Ranjit Lal finds that an account of the rhino’s front-man in Nepal goes beyond being just a “conservation” story.
Volumes have been written about the tiger and the elephant but there’s been precious little regarding the Indian rhinoceros, the “gainda” (which, means “fat and stubborn” and is not diplomatic, considering its mythological origins), that armored tank of an animal now surviving only in the Indian terai and the north east — and of course, in Nepal, which is what this book is about. Like the other two, it has been hunted for its body parts to which we have (in our eternal wisdom) ascribed all sorts of miracle properties.
In Nepal the rhino was designated a “Royal Animal” back in 1846 and only the ruling family and its guests were allowed to hunt it. But the animal was at the brink of extinction when, in the early 1960s, the then King Mahendra decided to do something to save the fabled terai — at the heart of which was Chitwan, the rhino’s stronghold. But this book goes beyond just being a “conservation” story; it is as much the story of the author’s relationship with the majestic beast and the often bizarre contradictions and dilemmas he faced regarding Western and Eastern attitudes towards its preservation, which forms one of the major themes of the book.
After studying Forestry in the Indian Forest College in Dehradun in 1965, Hemanta Mishra got a job as wildlife officer with Nepal’s Ministry of Forests. He won a scholarship to study Wildlife Management at the University of Edinburgh in 1969 on condition that he would return to Nepal to put his education to practical use. In 1972 he went to Yellowstone to learn about how to deal with wildlife and people issues and conflicts. Back home that year he was invited to serve in the Royal Palace Conservation Committee — which made all the policy and operational decisions regarding wildlife conservation in Nepal and ever since he’s been the rhino’s front-man in his country.
His work on rhino conservation began with doing a census in Chitwan and then on figuring how saving rhinos in Chitwan could be linked to reducing the poverty in the region. He describes the three-pronged strategy put in place: 1. Ensuring that the local population benefits directly and monetarily from tourism in the National Park; 2. Linking the saving of rhino habitat to pragmatic sharing of forest resources with the locals; 3. Dealing with problem animals. The pros and cons of each are clearly discussed.
Later he describes the relocation of some rhinos from Chitwan to the Bardia National Park, to prevent a wipeout in case of an epidemic in one place, a project which was top priority for him.
Mishra’s work also involved obeying the orders of the King, and these could be distressing, such as the killing of mother rhinos so their calves could be “kidnapped” to take part in palace celebrations or for American zoos. Perhaps the greatest dilemma he faced was when he was ordered to take part in the 16 century ritual called the “Tarpan” in which the king had to hunt and kill a male rhino and make an offering of the animal’s blood to his ancestors and pray for peace and prosperity in his kingdom. He finds the rhino for his king, watches it being shot repeatedly — and after the king has sat inside the beast’s stomach and conducted the rituals — amid the chanting of prayers and flickering of oil lamps — does the same thing himself along with others.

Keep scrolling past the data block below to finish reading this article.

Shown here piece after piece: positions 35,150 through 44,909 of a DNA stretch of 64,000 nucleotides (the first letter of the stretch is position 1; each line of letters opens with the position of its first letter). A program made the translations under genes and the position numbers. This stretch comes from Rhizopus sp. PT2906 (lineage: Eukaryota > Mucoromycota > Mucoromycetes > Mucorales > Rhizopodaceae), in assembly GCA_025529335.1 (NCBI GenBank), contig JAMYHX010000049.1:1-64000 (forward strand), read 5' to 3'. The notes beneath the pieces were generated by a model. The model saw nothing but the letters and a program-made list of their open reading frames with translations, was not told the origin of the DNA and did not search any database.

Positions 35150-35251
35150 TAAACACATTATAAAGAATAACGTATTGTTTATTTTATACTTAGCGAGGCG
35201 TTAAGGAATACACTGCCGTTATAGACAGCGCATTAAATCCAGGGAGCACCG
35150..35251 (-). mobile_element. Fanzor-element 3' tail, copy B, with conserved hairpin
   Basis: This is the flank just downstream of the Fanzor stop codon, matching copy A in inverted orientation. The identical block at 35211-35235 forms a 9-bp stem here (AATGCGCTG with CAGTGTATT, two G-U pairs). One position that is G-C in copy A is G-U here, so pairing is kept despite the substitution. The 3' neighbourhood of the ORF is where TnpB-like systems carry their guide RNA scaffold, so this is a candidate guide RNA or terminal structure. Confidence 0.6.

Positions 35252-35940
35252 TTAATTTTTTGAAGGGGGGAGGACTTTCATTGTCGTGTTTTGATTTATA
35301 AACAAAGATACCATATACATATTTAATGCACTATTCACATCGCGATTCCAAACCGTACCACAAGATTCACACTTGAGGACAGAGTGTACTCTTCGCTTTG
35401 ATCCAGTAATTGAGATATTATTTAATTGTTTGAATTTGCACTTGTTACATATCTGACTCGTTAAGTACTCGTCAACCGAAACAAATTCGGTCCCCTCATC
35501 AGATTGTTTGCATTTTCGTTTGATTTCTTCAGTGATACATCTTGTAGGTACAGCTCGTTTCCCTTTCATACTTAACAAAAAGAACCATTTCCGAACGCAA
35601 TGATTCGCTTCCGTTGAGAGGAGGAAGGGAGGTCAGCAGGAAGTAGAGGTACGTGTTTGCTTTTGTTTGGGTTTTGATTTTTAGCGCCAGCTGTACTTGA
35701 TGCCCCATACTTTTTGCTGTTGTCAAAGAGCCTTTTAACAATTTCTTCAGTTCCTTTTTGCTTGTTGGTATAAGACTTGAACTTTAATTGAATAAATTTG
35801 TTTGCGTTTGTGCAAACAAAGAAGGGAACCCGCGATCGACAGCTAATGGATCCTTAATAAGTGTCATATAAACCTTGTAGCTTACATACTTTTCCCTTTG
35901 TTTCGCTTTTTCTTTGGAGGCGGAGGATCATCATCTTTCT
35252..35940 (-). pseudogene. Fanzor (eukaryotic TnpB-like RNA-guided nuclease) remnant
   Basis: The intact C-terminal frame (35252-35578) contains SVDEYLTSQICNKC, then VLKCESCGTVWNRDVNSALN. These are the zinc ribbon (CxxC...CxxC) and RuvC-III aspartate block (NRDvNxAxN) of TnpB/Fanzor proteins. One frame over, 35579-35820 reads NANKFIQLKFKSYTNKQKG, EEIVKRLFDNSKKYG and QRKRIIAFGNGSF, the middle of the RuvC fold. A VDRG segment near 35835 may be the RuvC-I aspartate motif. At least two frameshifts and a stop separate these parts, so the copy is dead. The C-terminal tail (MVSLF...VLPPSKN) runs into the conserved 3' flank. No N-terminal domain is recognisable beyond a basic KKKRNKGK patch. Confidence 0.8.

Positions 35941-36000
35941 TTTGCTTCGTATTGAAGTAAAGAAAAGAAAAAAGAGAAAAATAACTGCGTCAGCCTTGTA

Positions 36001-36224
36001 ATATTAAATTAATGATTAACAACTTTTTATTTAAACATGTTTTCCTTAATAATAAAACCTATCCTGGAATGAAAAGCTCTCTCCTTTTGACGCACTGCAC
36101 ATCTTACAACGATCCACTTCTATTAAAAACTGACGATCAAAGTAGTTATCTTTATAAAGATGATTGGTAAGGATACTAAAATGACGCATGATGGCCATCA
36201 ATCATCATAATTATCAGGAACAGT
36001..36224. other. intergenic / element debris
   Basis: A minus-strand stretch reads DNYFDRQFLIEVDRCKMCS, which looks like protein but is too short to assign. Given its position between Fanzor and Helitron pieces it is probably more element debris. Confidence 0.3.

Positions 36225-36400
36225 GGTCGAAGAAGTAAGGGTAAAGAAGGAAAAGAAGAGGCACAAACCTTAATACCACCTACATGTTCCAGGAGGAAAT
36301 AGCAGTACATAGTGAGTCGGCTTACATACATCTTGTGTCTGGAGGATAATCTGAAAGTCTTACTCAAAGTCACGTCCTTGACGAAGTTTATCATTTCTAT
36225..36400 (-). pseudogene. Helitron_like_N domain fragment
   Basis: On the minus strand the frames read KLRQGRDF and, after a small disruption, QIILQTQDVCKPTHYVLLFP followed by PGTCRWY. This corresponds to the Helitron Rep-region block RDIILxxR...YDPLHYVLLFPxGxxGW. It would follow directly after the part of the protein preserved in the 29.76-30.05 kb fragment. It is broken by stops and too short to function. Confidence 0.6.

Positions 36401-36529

It is here that one feels uncomfortable because Mishra says that “after months of suffering political, physical and mental stress” he was finally at peace and “finds his soul in the rhino’s body”.
I’ve always believed that religious rituals (which have come down for hundreds of years without being questioned) are powerfully hypnotic, even psychotropic — and in the cold light of day — their actions dissipate into meaninglessness, but in these matters everyone is entitled to their opinion and beliefs, and there is no right and wrong. What is redeeming is that Mishra does go on to mention that the “Tarpan” did not work for King Birendra, who, along with his family, was brutally murdered by his son in the palace in 2001.
It is this earthy candour — that runs through the entire book — which is its most refreshing and endearing quality. Mishra spares no one, high and mighty or otherwise, be it the maharaja of Cooch Behar or Queen Elizabeth I. He describes his own relations with his irascible elephant driver, who teaches him more than any textbook, and those with the dedicated colleagues he worked with, whose methods and philosophy often clashed headlong with traditional ways.
After the recent trouble in Nepal and the abolition of the monarchy, the fate of the rhino again hung precariously in the balance, but in recent years, the number of rhinos in Chitwan has increased again. Mishra feels that the people have realised that this gigantic beast is worth saving after all — and their numbers are rising: which means he’s done his job well, though there’s still no room for complacency.
The Soul of the Rhino, Hemanta Mishra with Jim Ottaway Jr., Penguin Books, Rs.299.
Keywords: The Soul of the Rhino